The campground is roughly a half-mile walk from the Willow Springs Lake. We ventured to the lake a few times and I swear each attempt to get to or from the lake resulted in a different path taken. It was odd to think, but I do not believe that these are highly traveled paths since there are multiple places you can drive right up to the lake and many of the trails looked overgrown. If you stay at Sinkhole, I strongly suggest you check out the lake. It was very pretty even with the water being roughly 5 or 6 feet low. We went fishing a few times and caught a few small trout, hiked about a quarter way around the lake, found a geocache, and just enjoyed the scenery.
As a Ranger for The Dyrt, I get products to test from time to time. On this trip, I tested the Women’s OOriginal Sandal. The OOFOS sandals (or flip flops as I can’t help but call them) are kind of amazing. They claim to be recovery shoes. I had NO idea what that meant until I had them. Basically, these are meant to be worn after any type of high impact activity such as running, hiking or anything else that keeps you on your feet for an extended period of time. I’ve been wearing them daily for the last week. I’ve worn other shoes to work and then come home to my OOFOS… amazing. I’ve worn my OOFOS to work.,.,. amazing. I’ve gone hiking for a few miles then come back to camp and put on my OOFOS… amazing.
These sandals claim to float and be washing machine safe. I did actually put them in the lake, and, thankfully, they do float. They aren’t so buoyant that you can’t walk in the water with them but they aren’t like trying to step on a boogey board. Bottom line is if they end up in the water they will float. I think this adds to the “perfect” checklist for any boater because who loves being out in the lake and losing their stuff!? I’ve also put them through my washing machine and they have come out the other side much better than when they went in. I have a High Efficiency set which often means “really” dirty stuff like these shoes won’t come out clean on the first wash but these look pretty good! Also, there is no degradation of the material or the structural integrity of the sandal.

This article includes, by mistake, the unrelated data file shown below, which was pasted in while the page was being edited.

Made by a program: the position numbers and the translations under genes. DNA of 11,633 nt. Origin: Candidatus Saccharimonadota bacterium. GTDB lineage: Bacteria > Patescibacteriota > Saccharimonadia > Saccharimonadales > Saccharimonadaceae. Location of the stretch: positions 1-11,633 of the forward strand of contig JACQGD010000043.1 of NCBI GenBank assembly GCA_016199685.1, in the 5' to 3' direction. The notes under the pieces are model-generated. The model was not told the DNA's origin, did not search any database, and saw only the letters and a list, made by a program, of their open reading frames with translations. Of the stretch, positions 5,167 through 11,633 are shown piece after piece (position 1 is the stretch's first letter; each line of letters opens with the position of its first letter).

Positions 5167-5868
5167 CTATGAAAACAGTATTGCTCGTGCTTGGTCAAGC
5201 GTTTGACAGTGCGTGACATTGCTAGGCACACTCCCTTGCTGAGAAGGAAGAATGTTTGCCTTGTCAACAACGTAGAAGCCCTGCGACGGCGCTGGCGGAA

I can’t truly tell you what the sandals are made of… but it’s a high density foam of some sort. They are soft enough that you would want to believe they are memory foam, but they don’t hold your shape when you take them off. The shoes are very supportive and when you take them off they instantly retain their original shape. They have arch support, which for me is often a bad thing. I generally have flat feet but the arch support on these is comforting and actually worth wearing. There is a pattern on the inside of the sandal which gives you grip when your feet are wet or slippery. They also have tread on the bottom of the sandal that will prevent you from slipping in slick conditions. I wore them around camp for a few days and had no issues with the dirt, asphalt, pine needles, etc.
Overall, I have fallen in love with my OOFOS. They are great for day-to-day wear and amazing for recovery wear. The wide range of color choices means you can easily find a pair that will fit in with your style. The foam is supportive and easily beats out any general flip flop for comfort in daily wear. I’ve used them after 8 hours of standing on hard wood… I’ve used them after 8 hours at the office… I’ve used them after 4 hours of hiking… and I’ve used them just because… and all of these are amazing.
This is the only campground near Willow Springs Lake. Only 26 units but a good spot for even large trailers. No utility hookups. You are about a mile from the lake but it stocked alot with trout during the summer. The campground is right off the US 260 so you get noise from the highway. Still a very nice spot for tents and trailers.
We visited here for a night get away from Scottsdale. It's amazing! We sadly only camped one night. It did hail on us, but the site was excellent and we had a view of an elk feeding in the field from our tent. It was very close to the lake if you wanted to fish, boat, SUP, etc. Overall a great experience. Very close to the Mogollan rim.